5. COB Policies Review B. College of Business Policies and Procedures, which will be enforced. To ensure that every student, current and future, who takes courses in the Boccardo Business Center has the opportunity to experience an environment that is safe, attractive, and otherwise conducive to learning, the College of Business at San José State has established the following policies: Eating Eating and drinking (except water) are prohibited in the Boccardo Business Center.  Students with food will be asked to leave the building.  Students who disrupt the course by eating and do not leave the building will be referred to the Judicial Affairs Officer of the University. Cell Phones Students will turn their cell phones off or put them on vibrate mode while in class.  They will not answer their phones in class.  Students whose phones disrupt the course and do not stop when requested by the instructor will be referred to the Judicial Affairs Officer of the University. Computer Use In the classroom, faculty will allow students to use computers only for class-related activities.  These include activities such as taking notes on the lecture underway, following the lecture on Web-based PowerPoint slides that the instructor has posted, and finding Web sites to which the instructor directs students at the time of the lecture.  Students who use their computers for other activities or who abuse the equipment in any way, at a minimum, will be asked to leave the class and will lose participation points for the day, and, at a maximum, will be referred to the Judicial Affairs Officer of the University for disrupting the course.  (Such referral can lead to suspension from the University.)  Students are urged to report to their instructors computer use that they regard as inappropriate (i.e., used for activities that are not class related). Academic Honesty Faculty will make every reasonable effort to foster honest academic conduct in their courses.  They will secure examinations and their answers so that students cannot have prior access to them and proctor examinations to prevent students from copying or exchanging information.  They will be on the alert for plagiarism.  Faculty will provide additional information, ideally on the green sheet, about other unacceptable procedures in class work and examinations.  Students who are caught cheating will be reported to the Judicial Affairs Officer of the University, as prescribed by Academic Senate Policy S98-1.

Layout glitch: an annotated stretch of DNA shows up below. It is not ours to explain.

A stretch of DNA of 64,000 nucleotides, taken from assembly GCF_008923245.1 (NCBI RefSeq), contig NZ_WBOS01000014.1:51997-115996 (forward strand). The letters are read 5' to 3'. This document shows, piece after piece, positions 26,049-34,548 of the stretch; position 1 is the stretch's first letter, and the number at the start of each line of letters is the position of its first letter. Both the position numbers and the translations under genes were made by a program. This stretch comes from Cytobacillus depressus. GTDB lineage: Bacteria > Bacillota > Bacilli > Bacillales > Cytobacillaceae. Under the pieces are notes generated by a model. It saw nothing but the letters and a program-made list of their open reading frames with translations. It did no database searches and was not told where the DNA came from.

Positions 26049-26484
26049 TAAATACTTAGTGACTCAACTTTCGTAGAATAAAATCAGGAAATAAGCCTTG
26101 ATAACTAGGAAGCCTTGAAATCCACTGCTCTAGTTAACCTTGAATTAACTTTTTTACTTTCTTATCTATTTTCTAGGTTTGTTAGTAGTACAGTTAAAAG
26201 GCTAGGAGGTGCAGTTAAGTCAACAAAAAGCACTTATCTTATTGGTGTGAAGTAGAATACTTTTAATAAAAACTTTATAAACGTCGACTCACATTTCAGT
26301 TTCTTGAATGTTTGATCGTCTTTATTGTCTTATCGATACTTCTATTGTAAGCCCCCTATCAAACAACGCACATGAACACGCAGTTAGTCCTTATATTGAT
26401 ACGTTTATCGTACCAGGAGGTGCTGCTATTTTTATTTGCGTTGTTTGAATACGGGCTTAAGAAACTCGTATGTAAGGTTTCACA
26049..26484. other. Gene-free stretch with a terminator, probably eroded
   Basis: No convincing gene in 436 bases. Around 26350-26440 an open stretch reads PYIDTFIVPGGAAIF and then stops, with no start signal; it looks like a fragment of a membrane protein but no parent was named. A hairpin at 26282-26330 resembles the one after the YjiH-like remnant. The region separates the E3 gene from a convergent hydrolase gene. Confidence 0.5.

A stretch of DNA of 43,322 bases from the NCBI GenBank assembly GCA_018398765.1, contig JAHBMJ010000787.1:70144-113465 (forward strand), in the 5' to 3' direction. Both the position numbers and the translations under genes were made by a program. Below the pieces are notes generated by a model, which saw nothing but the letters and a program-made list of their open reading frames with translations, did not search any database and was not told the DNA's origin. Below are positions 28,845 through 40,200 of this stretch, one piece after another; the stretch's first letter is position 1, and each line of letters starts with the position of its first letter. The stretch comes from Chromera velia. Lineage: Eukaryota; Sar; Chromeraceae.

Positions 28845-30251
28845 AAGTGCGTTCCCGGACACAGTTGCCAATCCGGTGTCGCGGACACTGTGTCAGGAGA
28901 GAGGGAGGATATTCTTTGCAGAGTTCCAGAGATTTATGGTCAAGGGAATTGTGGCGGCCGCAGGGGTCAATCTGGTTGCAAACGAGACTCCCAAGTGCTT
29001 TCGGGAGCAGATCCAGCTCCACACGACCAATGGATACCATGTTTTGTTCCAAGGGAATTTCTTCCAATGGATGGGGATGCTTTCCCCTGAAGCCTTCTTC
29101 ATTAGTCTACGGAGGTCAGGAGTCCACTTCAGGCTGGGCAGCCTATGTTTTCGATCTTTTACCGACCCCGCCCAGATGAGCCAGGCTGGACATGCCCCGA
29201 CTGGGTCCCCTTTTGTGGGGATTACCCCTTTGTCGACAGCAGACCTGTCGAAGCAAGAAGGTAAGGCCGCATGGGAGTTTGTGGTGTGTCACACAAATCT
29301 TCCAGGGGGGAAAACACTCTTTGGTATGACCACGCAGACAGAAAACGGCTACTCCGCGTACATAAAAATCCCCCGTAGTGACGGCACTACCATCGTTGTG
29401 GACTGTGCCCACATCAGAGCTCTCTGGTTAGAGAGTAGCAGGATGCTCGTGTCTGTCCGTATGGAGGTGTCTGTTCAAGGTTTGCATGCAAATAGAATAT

6. My Policies C. My Class Room Policies1. Due to assistance in adhering to COB policies and to the demonstrated – by past classes – learning/attendance benefits it affords, classes will be run as back to back sessions with the “break” at the end. Thus the classes will run as follows:1:30 to 3:50/55 (with “break” from 3:55 to 4:15)5:30 to 7:50/55 (with “break” from 7:55 to 8:15)2. Class will go full time. If something runs shorter than anticipated, an unscheduled class exercise that will further enhance learning will be added 3. Short courteous “bio” breaks are allowed during the class EXCEPT during exams.4. Courtesy to your class mates and the professor requires on-time arrival and informing the professor of early departures or missing class ahead of time (due to in class group exercises)